1. George Michaelson


    Prof. Peter Linington from Kent explored email based social connection meshes about 15 years ago, and discussed it at DSTC during a research review of the CRC.

    I suspect that MIT's work here is serendipitous of the web 2.0 world where the metadata is available more widely: but the metadata *itself* such as the SMTP headers of mail messages, and trace logs held on Mail servers, has existed since before the RFC773 email standard was defined, and that was 1980.

  2. Michael Shand

    Software Tester

    Great Article, although the revelation from the 5 eyes is that they have the content of the email and the recording of the phone conversation

  3. James Hill

    Industrial Designer

    The diagrams look very much like those used by government agencies to solve crimes.

  4. Peter Hindrup


    I always knew that granddad with his quill and blotting paper had it about right!
    I would dearly like to see what 'they' made of my metadata!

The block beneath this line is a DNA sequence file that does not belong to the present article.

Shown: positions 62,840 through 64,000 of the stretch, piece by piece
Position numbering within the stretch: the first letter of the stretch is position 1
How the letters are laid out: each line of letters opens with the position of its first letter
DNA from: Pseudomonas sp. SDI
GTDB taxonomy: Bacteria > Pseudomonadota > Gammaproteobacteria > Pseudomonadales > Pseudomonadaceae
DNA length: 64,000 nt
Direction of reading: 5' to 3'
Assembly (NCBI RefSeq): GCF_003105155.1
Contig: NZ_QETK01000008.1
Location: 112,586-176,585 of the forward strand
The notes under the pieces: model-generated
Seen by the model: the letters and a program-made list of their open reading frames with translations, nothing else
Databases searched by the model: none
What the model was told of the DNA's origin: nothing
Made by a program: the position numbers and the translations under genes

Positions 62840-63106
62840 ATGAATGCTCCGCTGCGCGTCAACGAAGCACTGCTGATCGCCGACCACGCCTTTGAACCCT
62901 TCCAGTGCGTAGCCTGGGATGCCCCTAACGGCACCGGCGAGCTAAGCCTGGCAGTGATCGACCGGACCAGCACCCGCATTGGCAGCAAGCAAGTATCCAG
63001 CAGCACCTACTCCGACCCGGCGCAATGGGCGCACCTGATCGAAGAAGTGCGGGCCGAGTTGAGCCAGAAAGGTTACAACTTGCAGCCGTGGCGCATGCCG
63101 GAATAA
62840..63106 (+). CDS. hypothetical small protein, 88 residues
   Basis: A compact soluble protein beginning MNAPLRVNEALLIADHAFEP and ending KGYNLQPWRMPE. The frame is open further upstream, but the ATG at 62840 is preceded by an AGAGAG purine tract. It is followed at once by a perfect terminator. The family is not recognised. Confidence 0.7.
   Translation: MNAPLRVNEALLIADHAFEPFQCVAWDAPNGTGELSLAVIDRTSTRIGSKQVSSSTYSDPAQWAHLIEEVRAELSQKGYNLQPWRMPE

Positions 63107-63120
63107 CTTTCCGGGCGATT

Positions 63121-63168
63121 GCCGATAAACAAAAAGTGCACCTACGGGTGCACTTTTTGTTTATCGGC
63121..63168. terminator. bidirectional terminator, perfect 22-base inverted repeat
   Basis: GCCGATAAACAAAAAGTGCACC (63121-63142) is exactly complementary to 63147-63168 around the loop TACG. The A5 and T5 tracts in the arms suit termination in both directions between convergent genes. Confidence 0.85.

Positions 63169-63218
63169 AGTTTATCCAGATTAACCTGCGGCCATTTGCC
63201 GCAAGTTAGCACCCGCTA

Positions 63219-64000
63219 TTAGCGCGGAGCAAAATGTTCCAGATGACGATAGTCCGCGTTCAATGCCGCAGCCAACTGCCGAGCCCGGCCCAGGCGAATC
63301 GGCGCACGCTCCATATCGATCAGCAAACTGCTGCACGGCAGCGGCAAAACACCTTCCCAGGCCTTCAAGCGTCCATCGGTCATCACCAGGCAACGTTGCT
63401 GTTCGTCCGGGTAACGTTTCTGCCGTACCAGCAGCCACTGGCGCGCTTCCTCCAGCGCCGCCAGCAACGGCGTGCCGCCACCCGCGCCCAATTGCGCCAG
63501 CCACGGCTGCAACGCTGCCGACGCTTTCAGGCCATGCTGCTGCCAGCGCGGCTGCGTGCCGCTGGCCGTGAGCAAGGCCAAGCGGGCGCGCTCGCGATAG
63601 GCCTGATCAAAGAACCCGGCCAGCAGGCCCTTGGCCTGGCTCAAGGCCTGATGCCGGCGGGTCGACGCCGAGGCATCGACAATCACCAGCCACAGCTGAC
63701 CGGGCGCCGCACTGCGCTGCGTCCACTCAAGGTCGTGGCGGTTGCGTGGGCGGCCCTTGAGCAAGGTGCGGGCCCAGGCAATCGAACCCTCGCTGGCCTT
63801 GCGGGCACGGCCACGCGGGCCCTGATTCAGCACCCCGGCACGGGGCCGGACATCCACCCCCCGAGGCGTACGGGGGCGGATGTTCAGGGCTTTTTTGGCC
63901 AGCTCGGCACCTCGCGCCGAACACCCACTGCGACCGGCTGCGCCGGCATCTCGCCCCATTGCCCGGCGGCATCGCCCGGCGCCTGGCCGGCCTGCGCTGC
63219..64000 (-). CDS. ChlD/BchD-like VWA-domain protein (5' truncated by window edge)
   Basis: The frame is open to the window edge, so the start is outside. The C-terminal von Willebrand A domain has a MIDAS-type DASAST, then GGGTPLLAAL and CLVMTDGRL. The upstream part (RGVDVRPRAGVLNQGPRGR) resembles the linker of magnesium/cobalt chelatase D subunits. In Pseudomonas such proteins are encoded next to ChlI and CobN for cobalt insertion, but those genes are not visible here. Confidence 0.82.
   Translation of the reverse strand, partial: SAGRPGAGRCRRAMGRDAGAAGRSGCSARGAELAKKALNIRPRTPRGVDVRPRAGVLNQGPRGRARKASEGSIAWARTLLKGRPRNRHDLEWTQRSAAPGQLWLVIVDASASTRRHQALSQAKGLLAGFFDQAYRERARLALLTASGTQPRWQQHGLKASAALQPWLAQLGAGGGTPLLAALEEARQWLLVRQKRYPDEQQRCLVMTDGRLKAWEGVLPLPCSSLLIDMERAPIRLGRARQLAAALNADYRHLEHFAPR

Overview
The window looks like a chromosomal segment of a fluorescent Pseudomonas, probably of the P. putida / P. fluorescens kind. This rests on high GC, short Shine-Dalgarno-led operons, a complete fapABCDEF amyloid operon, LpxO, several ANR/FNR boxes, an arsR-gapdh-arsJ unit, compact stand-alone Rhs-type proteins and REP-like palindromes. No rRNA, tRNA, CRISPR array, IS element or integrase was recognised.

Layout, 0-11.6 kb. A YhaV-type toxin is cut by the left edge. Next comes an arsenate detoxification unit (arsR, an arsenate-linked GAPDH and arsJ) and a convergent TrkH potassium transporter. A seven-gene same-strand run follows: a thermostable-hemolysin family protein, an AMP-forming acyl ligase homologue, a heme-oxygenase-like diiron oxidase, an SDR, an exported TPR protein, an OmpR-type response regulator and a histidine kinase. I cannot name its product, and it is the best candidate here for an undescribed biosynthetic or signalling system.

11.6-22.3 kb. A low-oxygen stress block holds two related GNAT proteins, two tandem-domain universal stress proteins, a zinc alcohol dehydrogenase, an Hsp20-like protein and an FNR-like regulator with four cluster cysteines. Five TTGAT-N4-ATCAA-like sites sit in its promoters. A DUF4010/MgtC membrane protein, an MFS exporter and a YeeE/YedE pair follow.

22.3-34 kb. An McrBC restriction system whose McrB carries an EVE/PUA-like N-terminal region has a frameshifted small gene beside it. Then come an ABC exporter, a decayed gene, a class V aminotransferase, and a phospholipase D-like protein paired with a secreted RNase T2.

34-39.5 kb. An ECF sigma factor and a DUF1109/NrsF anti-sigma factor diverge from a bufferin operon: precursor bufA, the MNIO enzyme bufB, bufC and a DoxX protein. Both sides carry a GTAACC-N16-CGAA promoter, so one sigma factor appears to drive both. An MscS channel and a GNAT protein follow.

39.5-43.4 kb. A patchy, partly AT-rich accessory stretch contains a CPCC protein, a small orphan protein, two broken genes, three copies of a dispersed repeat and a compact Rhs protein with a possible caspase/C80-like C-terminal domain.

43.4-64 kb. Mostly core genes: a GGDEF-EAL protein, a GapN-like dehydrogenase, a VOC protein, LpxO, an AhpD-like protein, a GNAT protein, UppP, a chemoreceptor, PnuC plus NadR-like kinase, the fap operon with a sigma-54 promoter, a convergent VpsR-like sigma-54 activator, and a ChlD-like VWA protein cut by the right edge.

5. Pat Moore


    Interesting how these organic-looking clusters echo the shapes of brain system synapses or cosmic space bodies....electronically-woven tapestries, nets and webs. Or like electrified, interconnected cities on a map.. sucker burg cities...your face at the window looking out is his window in, electronic corralling. The metadata backend spider has his feelers on this globalised system of capture.....big brother who we've all come to know & love in mad Stockholm style....our 'dear leader', our global mind reader. As war systems technology it always was designed for such an application/app?